3

I have c code as such

int childid;
int parentid;
void siginthandler(int param)
{
 // if this is the parent process
 if(getpid() == parentid){
   //handler code which sends SIGINT signal to child process
 kill(childid, SIGINT);
 }
 else // if this is the child process
 exit(0);
}

int main()
{
parentid = getpid(); // store parent id in variable parentid, for the parent as well as child process
int pid = fork();
int breakpid;
if(pid != 0){
childid = pid;
breakpid =  wait();
printf("pid = %d\n", breakpid);
}
else
sleep(1000);
}

Now, when I run this code, the parent process waits, while the child process sleeps. If I now interrupt (by pressing ctrl+c) the parent program, UNIX (POSIX standard) documentation tells me that the wait function should return -1, with errno set to EINTR. My code implementation however, kills the child process since the parent process sends the SIGINT signal to the child process. But, surprisingly,(in the parent process) wait does not return pid = -1 with errno set to EINTR. Instead, it returns the id of the child process, which got killed.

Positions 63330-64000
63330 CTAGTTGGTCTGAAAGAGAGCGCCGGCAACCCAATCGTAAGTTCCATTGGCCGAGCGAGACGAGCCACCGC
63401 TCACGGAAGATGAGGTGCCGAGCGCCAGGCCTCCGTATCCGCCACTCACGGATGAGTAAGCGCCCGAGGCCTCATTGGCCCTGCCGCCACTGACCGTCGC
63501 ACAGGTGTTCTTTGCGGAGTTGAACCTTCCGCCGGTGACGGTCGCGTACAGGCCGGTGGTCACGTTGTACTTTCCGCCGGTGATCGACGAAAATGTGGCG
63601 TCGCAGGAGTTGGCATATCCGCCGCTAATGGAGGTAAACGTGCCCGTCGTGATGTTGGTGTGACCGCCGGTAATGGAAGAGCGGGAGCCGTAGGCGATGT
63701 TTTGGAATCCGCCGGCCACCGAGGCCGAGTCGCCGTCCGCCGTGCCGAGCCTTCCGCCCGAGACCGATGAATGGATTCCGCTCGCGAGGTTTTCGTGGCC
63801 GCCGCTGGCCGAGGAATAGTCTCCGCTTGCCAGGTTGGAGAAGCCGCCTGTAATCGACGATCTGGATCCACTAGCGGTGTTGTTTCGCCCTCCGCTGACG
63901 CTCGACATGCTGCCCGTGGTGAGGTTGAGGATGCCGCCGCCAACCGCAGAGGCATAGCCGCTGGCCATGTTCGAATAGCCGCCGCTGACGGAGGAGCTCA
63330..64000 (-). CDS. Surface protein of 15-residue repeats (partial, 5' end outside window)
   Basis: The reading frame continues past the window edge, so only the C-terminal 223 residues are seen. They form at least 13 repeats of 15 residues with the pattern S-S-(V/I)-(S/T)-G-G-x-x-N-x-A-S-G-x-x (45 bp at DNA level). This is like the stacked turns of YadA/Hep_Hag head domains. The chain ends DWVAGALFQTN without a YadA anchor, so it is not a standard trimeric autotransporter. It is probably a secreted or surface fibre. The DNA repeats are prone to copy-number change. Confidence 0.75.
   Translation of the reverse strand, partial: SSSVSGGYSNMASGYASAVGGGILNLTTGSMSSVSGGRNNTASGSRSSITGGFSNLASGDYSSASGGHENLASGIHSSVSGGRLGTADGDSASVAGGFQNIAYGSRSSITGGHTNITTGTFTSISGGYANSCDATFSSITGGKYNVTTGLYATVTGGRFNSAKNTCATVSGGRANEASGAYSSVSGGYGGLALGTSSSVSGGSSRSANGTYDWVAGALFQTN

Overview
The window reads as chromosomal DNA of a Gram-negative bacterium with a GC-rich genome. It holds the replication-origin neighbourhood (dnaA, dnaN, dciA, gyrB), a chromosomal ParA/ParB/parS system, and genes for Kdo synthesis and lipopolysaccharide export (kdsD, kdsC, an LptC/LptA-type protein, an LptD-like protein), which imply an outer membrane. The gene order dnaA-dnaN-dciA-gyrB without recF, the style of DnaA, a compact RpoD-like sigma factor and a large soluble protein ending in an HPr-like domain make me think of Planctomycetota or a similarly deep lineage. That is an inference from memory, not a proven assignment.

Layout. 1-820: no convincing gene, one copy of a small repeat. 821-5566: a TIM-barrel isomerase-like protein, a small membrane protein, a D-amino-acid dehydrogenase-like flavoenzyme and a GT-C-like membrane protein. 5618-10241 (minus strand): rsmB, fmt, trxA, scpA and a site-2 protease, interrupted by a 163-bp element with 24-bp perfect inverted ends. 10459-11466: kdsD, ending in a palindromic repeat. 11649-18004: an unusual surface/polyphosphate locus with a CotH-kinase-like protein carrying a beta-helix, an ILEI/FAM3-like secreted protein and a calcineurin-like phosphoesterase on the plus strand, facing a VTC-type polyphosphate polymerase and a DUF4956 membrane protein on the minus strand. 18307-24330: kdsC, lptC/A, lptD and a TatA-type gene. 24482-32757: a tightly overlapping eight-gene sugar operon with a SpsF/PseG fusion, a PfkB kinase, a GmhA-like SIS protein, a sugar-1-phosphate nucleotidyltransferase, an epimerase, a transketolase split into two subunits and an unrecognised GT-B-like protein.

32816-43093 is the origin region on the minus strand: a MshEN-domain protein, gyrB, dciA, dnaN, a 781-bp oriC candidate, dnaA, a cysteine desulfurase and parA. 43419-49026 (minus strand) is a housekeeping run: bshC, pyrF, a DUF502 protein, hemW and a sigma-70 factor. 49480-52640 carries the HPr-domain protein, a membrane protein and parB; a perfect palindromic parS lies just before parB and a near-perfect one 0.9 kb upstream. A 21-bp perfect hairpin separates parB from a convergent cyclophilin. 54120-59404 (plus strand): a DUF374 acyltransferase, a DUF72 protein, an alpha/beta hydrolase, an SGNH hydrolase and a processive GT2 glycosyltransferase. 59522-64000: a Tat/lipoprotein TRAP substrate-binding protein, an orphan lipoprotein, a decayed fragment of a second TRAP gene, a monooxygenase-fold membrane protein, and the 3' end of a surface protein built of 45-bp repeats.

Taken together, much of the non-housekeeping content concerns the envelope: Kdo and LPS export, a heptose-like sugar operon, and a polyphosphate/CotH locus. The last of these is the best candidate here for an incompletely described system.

Is there an explanation for this?

2

When you install a signal handler with signal(), one of 2 things occur

  1. Most system calls get interrupted when a signal occurs, and sets errno to EINTR.
  2. Most system calls gets automatically restarted when a signal occurs (so they don't fail and set errno to EINTR).

Which of these 2 depends on your platform, on yours it's 2 (probably, you don't show any code that installs a signal handler.)

If you instead install a signal handler with sigaction(), you can control which behavior of 1 or 2 you want with the SA_RESTART flag.

  • Thanks. I am now getting getting desired functionality by using sigaction. – ashu Jan 30 '14 at 20:47

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